CME 2023 Special Report | Resilience in the Eye of the Storm: The Christian Communities in Lebanon

The field research was conducted between the 20th and 28th of February, 2023 in Lebanon. The Christianity in the Middle East (CME) team interviewed stakeholders from Lebanon's numerous and diverse Christian communities. Within the broader framework of CME’s project titled “Christianity and Religious Pluralism in the Modern Middle East: International Politics and Religion at the turn of the 20th and 21st century”, the particular research explored how the Lebanese Christian communities view themselves and interpret the challenges they face. Moreover, the aim of the research was to provide a better understanding of intra-Christian relations and their implications on the Lebanese political scene. Finally, the study sought to explore the difference between the religious and political leaderships’ perspectives regarding the future of the Christian communities in Lebanon.

The field research was funded by the Hellenic Foundation for Research and Innovation (H.F.R.I.) under the ‘First Call for H.F.R.I. Research Projects to support Faculty members and Researchers and the procurement of high-cost research equipment grant’ (Project Number: 1422).



The Christian community in Lebanon is shrinking. However, the reasons behind its dwindling numbers are linked to the multiple crises affecting Lebanon and Lebanese people as a whole. Hence, the Christian presence in Lebanon is not threatened due to religious persecution, but economic hardships and political stagnation.

Lebanon is known for its system of consociational democracy that guarantees equal representation for the various sects and denominations, based on a strictly-defined allocation of political positions between the three dominant sects in the country: Christians, Sunnis and Shia. Even though confessionalism tends to create deadlocks in times of crisis, as evidenced by Lebanon’s failure to elect a President, the vast majority of Christian religious and political leaders consider the current system as the best available, with no viable alternative in sight. Hence, instead of looking for a replacement, it is suggested that Lebanon should return to the letter and spirit of the 1989 Taef Agreement that set in place the current power-sharing system, which is claimed to not be implemented as it should.

The landscape of the Christian political representation is crowded, as several parties vie for the support of the Christian constituency. Long-term personal feuds and ambitions interweave with deeply-held preferences with regard to political alliances, boiling down to a pro- or anti-Hizbullah stance, paint a complicated map of Christian political parties. However, local stakeholders do not consider political fragmentation as a hindrance for Christian unity, but rather a healthy expression of political pluralism.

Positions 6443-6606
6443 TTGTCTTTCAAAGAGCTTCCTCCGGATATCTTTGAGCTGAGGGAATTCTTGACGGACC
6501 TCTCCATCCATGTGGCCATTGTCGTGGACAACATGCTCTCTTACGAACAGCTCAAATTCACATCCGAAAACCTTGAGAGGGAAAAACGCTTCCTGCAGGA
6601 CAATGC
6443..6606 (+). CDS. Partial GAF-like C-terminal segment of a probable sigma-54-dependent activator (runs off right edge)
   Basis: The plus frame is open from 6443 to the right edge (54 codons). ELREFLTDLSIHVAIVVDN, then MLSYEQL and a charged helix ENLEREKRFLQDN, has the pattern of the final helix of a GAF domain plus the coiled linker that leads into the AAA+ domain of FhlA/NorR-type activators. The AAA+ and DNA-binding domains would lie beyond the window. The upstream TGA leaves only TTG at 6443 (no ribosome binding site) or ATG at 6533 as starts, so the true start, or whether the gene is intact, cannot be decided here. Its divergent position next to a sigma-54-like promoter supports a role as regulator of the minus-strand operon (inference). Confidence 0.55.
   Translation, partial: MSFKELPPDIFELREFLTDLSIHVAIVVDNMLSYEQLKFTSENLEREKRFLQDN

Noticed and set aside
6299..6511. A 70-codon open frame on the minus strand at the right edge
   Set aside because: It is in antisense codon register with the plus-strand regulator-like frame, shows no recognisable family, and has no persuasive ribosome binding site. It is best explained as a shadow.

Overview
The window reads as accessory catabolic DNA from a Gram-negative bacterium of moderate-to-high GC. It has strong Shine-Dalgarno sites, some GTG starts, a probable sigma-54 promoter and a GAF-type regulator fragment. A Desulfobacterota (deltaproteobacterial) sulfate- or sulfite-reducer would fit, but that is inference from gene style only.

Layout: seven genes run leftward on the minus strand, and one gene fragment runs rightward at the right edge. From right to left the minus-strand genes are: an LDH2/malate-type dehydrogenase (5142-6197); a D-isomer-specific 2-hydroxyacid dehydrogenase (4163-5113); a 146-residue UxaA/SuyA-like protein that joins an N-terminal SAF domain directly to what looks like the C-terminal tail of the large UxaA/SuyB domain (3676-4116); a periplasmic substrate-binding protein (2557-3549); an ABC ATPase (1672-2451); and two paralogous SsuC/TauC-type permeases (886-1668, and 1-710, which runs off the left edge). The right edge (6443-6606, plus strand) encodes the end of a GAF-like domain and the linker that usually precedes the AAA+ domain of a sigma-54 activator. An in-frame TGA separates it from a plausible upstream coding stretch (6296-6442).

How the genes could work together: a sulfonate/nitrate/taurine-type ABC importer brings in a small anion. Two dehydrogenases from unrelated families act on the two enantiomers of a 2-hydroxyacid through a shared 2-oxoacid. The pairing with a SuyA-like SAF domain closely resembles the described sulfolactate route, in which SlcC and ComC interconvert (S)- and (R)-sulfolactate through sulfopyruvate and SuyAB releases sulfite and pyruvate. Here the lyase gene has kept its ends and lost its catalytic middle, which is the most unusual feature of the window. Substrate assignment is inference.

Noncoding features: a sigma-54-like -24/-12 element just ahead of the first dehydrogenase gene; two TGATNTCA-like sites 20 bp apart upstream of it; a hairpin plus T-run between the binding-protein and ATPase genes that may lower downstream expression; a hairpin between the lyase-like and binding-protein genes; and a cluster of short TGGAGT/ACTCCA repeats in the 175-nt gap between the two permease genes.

The religious leadership remains an important point of reference. However, its influence is bigger in social rather than political matters. In the latter, the Churches’ ability to sway political leaders and members of their respective communities seems limited, even though some religious leaders express political opinions in their sermons.

With regards to intra-Christian divides, it appears that differences and political crevices between Christian denominations have eased over the past years. Instead, Maronite, Greek-Orthodox and Greek-Catholic labels for instance have lost their explaining power in identifying political preferences. Instead, what appears to emerge is an overlaying common Christian identity that muffles denominational particularism.

Christians in Lebanon are suspicious of external meddling in their internal affairs and the affairs of Lebanon in general. They do not wish to forge alliances with western countries as a counterbalance to similar alliances between the Shia and Iran and the Sunni and Gulf countries. On the one hand, they consider the West as barely Christian nowadays and, on the other, they blame western policies in the region for the challenges and threats Christians have faced and continue to face in the region.


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